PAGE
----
The maze of Zea: I. Chloroplast SSRs and evolution


The evolution of Zea and, especially, the domestication of maize have undergone multifaceted assessment for many decades. New analyses have often demonstrated inconsistencies that prompted new thinking. Reexamination of chloroplast microsatellite data from a broad sampling of Zea reveals clear phenetic patterns, notably: 1) The various teosinte taxa are related to each other as expected; 2) Chloroplasts of the tested maize landraces form two very different groups; 3) Mexican annual teosintes are closely linked to only one maize group. These and other results are supported by a wide range of older studies. The latter two patterns deserve careful consideration because they contradict the model that a Mexican annual teosinte was domesticated, then evolved to all present maizes. They do not contradict the model that a small, domesticated maize was greatly changed by introgression, probably by a teosinte in section Luxuriantes of Zea. The introgression probably also led to great evolutionary acceleration, several important bottlenecks and the enormous diversity of modern maize. These chloroplast microsatellite relationships have various implications and deserve careful attention in designing future studies (see discussion).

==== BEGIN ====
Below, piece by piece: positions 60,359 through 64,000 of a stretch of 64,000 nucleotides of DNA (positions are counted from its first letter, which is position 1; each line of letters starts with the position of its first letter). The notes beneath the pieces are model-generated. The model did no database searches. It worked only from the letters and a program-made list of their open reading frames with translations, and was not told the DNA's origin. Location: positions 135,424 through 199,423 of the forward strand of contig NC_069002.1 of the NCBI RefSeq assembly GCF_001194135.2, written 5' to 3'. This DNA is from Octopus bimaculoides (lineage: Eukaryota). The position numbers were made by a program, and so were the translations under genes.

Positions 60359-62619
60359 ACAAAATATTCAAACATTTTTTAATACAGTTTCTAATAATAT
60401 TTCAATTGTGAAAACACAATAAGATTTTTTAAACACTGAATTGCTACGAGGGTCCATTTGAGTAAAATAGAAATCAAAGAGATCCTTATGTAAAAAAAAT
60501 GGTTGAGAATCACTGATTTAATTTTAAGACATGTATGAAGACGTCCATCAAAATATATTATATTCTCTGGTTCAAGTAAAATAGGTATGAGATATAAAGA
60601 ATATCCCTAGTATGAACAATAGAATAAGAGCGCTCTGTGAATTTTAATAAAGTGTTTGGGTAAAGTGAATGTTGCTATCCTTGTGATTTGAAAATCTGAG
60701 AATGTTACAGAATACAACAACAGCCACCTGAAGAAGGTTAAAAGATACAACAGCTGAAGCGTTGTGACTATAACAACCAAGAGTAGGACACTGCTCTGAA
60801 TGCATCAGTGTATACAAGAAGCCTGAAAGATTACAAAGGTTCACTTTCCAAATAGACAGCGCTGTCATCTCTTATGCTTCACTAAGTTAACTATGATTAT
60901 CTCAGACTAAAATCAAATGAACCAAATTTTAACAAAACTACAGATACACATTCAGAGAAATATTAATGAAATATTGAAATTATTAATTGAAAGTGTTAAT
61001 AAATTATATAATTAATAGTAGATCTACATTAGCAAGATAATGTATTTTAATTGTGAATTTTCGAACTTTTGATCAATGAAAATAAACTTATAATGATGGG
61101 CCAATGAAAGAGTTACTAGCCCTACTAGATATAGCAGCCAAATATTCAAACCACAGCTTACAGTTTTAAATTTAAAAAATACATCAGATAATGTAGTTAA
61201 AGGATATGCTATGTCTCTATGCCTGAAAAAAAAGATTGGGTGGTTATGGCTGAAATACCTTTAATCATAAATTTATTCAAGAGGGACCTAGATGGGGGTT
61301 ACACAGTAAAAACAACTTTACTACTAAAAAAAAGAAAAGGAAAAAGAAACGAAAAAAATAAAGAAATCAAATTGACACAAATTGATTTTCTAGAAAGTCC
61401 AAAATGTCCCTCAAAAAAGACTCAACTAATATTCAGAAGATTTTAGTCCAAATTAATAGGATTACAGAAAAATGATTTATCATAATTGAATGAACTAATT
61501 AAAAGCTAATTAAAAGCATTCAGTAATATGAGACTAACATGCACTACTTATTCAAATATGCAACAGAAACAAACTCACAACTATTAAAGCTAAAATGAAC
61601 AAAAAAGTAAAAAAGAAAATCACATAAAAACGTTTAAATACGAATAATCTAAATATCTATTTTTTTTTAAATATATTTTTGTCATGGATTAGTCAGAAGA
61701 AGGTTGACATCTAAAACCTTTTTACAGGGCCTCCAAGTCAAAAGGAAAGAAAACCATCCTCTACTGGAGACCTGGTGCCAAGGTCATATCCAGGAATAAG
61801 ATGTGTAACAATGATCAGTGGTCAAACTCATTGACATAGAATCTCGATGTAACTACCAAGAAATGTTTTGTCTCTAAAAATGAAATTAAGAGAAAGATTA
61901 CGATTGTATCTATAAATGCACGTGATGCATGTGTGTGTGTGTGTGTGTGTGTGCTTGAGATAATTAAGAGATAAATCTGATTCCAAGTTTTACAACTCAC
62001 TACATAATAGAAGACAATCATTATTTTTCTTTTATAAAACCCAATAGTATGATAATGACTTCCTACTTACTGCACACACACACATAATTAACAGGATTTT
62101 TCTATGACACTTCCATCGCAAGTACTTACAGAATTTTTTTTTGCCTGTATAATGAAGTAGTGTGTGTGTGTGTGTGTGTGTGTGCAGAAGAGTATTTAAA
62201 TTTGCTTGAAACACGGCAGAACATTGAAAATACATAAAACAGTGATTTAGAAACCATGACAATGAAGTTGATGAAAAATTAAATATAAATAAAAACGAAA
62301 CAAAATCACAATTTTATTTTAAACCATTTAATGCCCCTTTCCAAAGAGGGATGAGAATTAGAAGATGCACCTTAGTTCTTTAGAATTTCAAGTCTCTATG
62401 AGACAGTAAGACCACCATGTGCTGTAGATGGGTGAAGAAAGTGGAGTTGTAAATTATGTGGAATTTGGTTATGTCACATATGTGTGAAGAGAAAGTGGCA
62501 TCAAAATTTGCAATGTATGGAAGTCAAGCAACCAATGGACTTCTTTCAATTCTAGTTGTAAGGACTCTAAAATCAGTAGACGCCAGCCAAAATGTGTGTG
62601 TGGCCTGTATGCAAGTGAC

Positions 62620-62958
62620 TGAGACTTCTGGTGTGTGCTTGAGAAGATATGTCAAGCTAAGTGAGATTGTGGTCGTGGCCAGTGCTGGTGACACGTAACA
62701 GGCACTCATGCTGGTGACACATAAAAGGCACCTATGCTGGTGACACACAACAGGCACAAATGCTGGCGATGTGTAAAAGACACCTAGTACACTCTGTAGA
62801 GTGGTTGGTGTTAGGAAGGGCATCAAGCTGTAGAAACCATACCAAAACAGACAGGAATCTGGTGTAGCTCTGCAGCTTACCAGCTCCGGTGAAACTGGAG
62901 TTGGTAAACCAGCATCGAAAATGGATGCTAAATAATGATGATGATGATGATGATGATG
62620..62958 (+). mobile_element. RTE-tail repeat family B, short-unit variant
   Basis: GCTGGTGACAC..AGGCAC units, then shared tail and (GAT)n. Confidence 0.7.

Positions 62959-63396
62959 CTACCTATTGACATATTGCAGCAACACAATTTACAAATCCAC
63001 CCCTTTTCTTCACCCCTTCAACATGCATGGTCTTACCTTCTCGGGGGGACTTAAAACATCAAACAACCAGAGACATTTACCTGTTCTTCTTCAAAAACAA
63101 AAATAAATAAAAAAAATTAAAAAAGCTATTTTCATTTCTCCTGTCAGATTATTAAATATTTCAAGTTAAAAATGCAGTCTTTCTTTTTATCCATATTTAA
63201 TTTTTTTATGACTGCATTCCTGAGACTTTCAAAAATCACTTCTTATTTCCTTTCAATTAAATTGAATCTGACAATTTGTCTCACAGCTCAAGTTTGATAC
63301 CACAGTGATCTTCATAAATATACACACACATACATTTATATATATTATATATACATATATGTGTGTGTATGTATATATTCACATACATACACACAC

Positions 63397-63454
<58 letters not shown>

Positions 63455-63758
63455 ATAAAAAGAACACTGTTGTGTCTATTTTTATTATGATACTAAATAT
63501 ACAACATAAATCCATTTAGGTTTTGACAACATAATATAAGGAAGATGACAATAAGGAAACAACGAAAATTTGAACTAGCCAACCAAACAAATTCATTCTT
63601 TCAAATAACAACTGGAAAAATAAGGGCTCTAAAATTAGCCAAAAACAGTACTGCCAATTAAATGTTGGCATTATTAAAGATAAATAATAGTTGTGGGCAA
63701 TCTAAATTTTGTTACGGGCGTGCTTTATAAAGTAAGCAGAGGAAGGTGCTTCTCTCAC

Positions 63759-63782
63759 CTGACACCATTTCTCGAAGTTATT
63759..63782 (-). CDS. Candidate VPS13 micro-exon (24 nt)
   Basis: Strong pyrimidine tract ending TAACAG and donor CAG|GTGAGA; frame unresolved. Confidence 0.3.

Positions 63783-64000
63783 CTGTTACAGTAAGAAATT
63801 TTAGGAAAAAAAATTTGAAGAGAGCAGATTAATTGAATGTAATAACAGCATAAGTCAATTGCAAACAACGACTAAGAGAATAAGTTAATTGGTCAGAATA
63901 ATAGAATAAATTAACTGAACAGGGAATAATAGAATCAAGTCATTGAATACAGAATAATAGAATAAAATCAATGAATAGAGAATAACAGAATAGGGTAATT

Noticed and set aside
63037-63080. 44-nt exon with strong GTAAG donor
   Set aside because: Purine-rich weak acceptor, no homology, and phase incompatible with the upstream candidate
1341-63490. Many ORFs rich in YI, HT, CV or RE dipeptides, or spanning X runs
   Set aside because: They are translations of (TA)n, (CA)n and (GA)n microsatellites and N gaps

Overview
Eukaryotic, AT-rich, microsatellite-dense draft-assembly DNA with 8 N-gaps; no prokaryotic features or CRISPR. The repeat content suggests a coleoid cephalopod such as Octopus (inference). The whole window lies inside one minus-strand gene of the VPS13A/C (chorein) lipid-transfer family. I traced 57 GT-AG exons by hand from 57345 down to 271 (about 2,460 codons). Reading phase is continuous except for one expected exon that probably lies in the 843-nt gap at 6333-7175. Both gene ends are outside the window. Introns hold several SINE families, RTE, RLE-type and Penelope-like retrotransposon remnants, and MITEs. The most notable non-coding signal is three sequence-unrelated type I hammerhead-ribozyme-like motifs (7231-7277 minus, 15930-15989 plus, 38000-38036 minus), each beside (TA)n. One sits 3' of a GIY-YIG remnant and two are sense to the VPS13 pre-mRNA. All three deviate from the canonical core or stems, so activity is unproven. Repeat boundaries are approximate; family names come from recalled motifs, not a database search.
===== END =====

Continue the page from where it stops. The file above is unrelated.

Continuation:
maize; teosinte; phenetics; chloroplast SSRs; evolutionary acceleration

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Maydica - A journal devoted to maize and allied species

ISSN: 2279-8013